Religion news 24 May 2022

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US Southern Baptist Convention covered up abuse to protect its reputation

Sex abuse in the US Southern Baptist Convention was denied, downplayed and disregarded over decades by leaders who focussed on protecting the church from liability. This is the devastating verdict in a 288 page report by the company Guidepost Solutions, whose investigation was commissioned by the church authorities. It identifies ministers who were abusers and allowed to continue in their jobs, and finds evidence that survivors were described as opportunistic, with the complainants doing the “work of the devil”. A report by Bob Smietana for the Religion News Service summarises the findings as revealing “a callous disregard for abuse survivors and a relentless commitment to protecting the denomination from liability”. 

Same sex marriage allowed in Church of Scotland

The Church of Scotland has voted to allow same-sex marriages, with ministers and deacons permitted to opt in to the new regulations. The vote was 274 for with 136 against. The Moderator, the Rev Iain Greenshields, said there were diverse views and the solution must respect those who disagree.

Churches from Reformation and Puritan times “will die out this century”

John Hayward, a mathematician speciliaising in statistics around church growth, has produced another set of figures analysing the speed of church decline in the UK. He uses the R rate, familiar during Covid, to understand the rate of growth, which he says is by personal contact and conversions. Failure to build on this, combined with an ageing church population, will lead to decline. His data analysis is stark. Using statistics collected by Peter Brierley, he predicts that by 2045 churches in Wales and Scotland, alongside the Methodists, will be extinct. The Church of England and Roman Catholicism in the UK will last until 2060. But Baptists and Brethren will still be here in 2090. The fastest growing churches, he says, are free evangelicals such as Vineyard or New Frontiers, black led churches and Elim Pentecostalists. He concludes that “products of the Reformation and Puritan times have run their course” and we are into a new cycle of denominations.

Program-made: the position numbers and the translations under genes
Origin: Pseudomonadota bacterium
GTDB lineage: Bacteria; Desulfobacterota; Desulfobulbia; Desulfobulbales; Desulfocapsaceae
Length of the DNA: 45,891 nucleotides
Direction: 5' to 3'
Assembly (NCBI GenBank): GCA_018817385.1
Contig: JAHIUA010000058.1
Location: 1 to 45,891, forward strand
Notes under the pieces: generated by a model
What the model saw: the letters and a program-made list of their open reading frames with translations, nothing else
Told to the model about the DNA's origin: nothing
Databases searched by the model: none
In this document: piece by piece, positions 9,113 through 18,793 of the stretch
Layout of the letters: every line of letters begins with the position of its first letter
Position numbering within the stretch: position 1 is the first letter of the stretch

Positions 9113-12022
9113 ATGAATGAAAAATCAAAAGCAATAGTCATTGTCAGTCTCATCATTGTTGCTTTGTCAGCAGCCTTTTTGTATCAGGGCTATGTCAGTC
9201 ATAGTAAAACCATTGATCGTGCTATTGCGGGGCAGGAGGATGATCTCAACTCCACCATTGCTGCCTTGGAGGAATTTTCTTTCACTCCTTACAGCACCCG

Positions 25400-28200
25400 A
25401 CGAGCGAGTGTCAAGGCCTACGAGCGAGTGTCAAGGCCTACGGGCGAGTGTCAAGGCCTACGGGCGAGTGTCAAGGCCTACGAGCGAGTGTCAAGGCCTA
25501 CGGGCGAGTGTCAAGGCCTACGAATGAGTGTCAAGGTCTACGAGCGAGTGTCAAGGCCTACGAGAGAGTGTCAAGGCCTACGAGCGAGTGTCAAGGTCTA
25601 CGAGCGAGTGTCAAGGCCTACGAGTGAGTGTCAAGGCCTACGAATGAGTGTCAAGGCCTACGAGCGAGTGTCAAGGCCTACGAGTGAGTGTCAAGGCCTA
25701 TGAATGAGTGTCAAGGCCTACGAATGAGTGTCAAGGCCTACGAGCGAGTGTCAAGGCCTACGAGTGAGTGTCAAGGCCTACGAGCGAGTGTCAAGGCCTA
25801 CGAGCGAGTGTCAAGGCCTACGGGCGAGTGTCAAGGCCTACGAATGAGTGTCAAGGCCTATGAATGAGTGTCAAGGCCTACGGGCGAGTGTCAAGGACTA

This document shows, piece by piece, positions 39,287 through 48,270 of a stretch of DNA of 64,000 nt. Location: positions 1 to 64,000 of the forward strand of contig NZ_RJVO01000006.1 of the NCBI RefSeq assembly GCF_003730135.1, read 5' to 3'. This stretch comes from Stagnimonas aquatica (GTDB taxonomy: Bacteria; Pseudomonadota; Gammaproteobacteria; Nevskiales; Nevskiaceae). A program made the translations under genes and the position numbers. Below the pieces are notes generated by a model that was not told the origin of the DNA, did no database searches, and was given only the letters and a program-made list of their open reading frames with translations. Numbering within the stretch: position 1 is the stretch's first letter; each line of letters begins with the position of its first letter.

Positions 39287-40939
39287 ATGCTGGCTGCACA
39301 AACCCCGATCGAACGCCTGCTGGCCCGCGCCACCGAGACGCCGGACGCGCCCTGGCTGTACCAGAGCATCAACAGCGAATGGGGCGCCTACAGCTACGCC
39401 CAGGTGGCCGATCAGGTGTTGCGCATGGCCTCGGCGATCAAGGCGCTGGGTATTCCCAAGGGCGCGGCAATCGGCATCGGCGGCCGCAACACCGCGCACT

Anglican vicar faces tribunal over antisemitism allegations

The Rev Stephen Sizer, an Anglican vicar, is facing a clergy disciplinary measure on charges of antisemitism. His website says the case arises from a complaint made by the Board of Deputies of British Jews against him in 2018. The “Bishop’s Disciplinary Tribunal for the Diocese of Winchester” is hearing evidence in London this week. The Mail says he  faces eleven charges around attendance at events and online posts, but he denies his actions were antisemitic. Stephen Sizer, aged 68, is an evangelical and was vicar of Christchurch, Virginia Water, until 2017.

Further questions over holocaust memorial in Westminster

Jewish News reports that Robert Festenstein, the Prestwich Synagogue representative on the Board of Deputies, told a Board meeting that young people should visit Auschwitz rather than a proposed Holocaust memorial and learning centre in Westminster. The proposal has been rejected by the High Court in a protracted planning dispute, but there is an outstanding appeal. Board President Marie van der Zyl said it was not appropriate to continue the debate at this time.

Magic in a tea shop author banned from school for promoting witchcraft  

Andy Sagar, author of a children’s book featuring a witch, has been banned from reading the book at a faith school in London. Yesterday Crumb and the Storm in a Teacup” is the story of a girl who goes on magical adventures with a witch in a tea shop. Reports say the school, which has not been identified, told the author that it did not want to be seen promoting witchcraft.  When the story hit social media, other authors said they had been banned for writing about yoga,  spells and magic.


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